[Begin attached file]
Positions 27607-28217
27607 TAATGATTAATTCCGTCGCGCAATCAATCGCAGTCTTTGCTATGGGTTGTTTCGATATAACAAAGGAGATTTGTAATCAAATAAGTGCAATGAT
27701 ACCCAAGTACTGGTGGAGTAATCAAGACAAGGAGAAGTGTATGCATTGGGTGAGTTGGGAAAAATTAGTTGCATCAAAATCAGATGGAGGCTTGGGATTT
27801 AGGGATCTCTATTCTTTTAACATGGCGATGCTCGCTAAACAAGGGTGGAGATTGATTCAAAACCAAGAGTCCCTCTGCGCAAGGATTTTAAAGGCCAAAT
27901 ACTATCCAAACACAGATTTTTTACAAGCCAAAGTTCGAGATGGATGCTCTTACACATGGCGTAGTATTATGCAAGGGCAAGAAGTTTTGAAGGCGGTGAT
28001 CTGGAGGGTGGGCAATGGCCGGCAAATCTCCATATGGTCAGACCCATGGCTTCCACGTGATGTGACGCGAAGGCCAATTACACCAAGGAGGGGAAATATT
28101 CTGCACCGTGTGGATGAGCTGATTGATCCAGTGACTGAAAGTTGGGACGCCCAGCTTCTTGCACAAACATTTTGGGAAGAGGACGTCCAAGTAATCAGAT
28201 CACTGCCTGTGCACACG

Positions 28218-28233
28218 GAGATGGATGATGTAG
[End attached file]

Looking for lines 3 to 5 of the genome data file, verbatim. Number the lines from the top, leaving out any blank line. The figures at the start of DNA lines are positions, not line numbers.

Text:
27701 ACCCAAGTACTGGTGGAGTAATCAAGACAAGGAGAAGTGTATGCATTGGGTGAGTTGGGAAAAATTAGTTGCATCAAAATCAGATGGAGGCTTGGGATTT
27801 AGGGATCTCTATTCTTTTAACATGGCGATGCTCGCTAAACAAGGGTGGAGATTGATTCAAAACCAAGAGTCCCTCTGCGCAAGGATTTTAAAGGCCAAAT
27901 ACTATCCAAACACAGATTTTTTACAAGCCAAAGTTCGAGATGGATGCTCTTACACATGGCGTAGTATTATGCAAGGGCAAGAAGTTTTGAAGGCGGTGAT